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Barstool Sports, a blog for dipshits, by dipshits, caught hell Tuesday after senior director of editorial strategy and growth—this does not sound like a real job—Chris Spagnuolo wrote a blog about how Rihanna might be fat. Spagnuolo believed the criticism came because no one read past the headline, which was “Is Rihanna Going To Make Being Fat The Hot New Trend?”

Those who read past the headline got this sort of thing:

With all the fat acceptance and “love me as I am” crowd, there’s definitely a world where I could see chicks see Rihanna make some strong “I don’t give a fuck I just love pizza” quote that goes viral and bam we’re in a world where all the hottest girls look like the humans in Wall-E. And just in time for summer too. A world of ladies shaped like the Hindenburg loaded into one-piece bathing suits may be on the horizon now that Rihanna is traipsing around out there looking like she’s in a sumo suit. It’s a dangerous precedent and you may want to start adjusting your porn browsing to primarily BBW porn to condition yourself to this dystopian future we now face.

A lot of people hated the post, including one of the site’s own employees, UI/UX designer Megan Carrier:

Update (5:02 p.m. EDT): Through the looking glass.

After enduring vituperation for hours, the site deleted the tweet that linked to the story, and founder Dave Portnoy published a blog at 4:19 p.m. in which he announced that he would delete Spagnuolo’s post, not because “feminists” hated it, but because it wasn’t funny and Spagnuolo is a shitty writer. Portnoy essentially threw his employee under the bus on the grounds that he wasn’t valuable enough to defend. An unedited excerpt of his explanation:

And truthfully the facts are there is a double standard at this company. If Big Cat or PFT or KFC or I write this blog I’ll defend it to the death. They have earned that trust and loyalty from me. I hired them because I think they are all legitimacy hilarious people. However as I’ve said many times Spags wasn’t originally hired to be a personality at Barstool. He should not be writing blogs that we as a company end up having to defend. And I’ve been doing this long enough to know that somewhere down the line this blog will be dug up again and used as an example of our extreme sexism. Frankly that’s not a hill I’m willing to die on. I’ll choose a different guy and a different blog to go to war for. Just like how the risk wasn’t worth the reward in writing this, the risk isn’t worth the reward defending it either. That’s called being a leader. I make the decisions nobody else has the stomach to make.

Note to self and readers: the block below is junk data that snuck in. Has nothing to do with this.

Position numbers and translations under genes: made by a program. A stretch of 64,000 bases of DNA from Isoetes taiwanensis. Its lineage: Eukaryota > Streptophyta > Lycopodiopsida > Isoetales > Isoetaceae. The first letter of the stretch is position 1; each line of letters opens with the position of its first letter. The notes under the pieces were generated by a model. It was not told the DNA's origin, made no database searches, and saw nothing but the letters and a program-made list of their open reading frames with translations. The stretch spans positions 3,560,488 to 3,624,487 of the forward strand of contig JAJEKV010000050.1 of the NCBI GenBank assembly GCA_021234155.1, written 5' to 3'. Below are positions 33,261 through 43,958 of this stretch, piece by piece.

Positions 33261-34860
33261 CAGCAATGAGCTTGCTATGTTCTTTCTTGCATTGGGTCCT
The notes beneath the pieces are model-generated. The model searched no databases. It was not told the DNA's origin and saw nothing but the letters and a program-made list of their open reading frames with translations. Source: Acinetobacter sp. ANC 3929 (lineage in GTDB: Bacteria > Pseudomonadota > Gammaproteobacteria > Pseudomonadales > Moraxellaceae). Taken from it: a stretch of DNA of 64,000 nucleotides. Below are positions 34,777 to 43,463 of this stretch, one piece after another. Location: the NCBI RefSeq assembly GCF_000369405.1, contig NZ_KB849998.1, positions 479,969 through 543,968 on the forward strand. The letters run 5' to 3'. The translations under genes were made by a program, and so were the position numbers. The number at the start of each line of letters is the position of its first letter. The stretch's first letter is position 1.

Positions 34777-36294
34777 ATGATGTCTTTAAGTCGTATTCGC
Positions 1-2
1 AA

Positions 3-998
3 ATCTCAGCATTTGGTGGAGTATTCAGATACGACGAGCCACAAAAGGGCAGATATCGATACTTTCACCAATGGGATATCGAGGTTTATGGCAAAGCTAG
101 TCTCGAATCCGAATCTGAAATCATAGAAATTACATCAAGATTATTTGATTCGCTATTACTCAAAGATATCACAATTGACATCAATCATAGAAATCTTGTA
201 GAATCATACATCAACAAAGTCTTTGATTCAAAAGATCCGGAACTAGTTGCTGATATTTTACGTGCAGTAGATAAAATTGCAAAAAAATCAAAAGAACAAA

Barstool Sports is a puzzling entity, in part because while it seemingly establishes a layer of kayfabe to shield itself from criticism, the people in charge don’t seem to understand the concept of kayfabe. The site’s staffers (PFT Commenter excluded) also don’t seem to understand the purpose of a headline, parody, satire, punchlines, or jokes in general, but that seems to be part of the appeal. For example, when one of them says something like this:

Or this:

Those are jokes. What are the jokes, exactly? Beats me. The humor’s above my level.

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All of this is neither here nor there, though, because the funniest part of this particular kerfuffle is that Portnoy didn’t actually delete the post. Hours later—around 8 a.m. today, at last check—the blog was still up. At some point after that, it was finally removed, although the headline and top photo can still be found on Spagnuolo’s author page. The cached version is still available, of course. If they figure out a way to memory-hole that—shouldn’t take more than a week—most of it’s here. I didn’t include some of the embedded Instagram photos at the end because there were so many and because regardless of the content of their writing, Barstool Sports’ site is hell on my browser.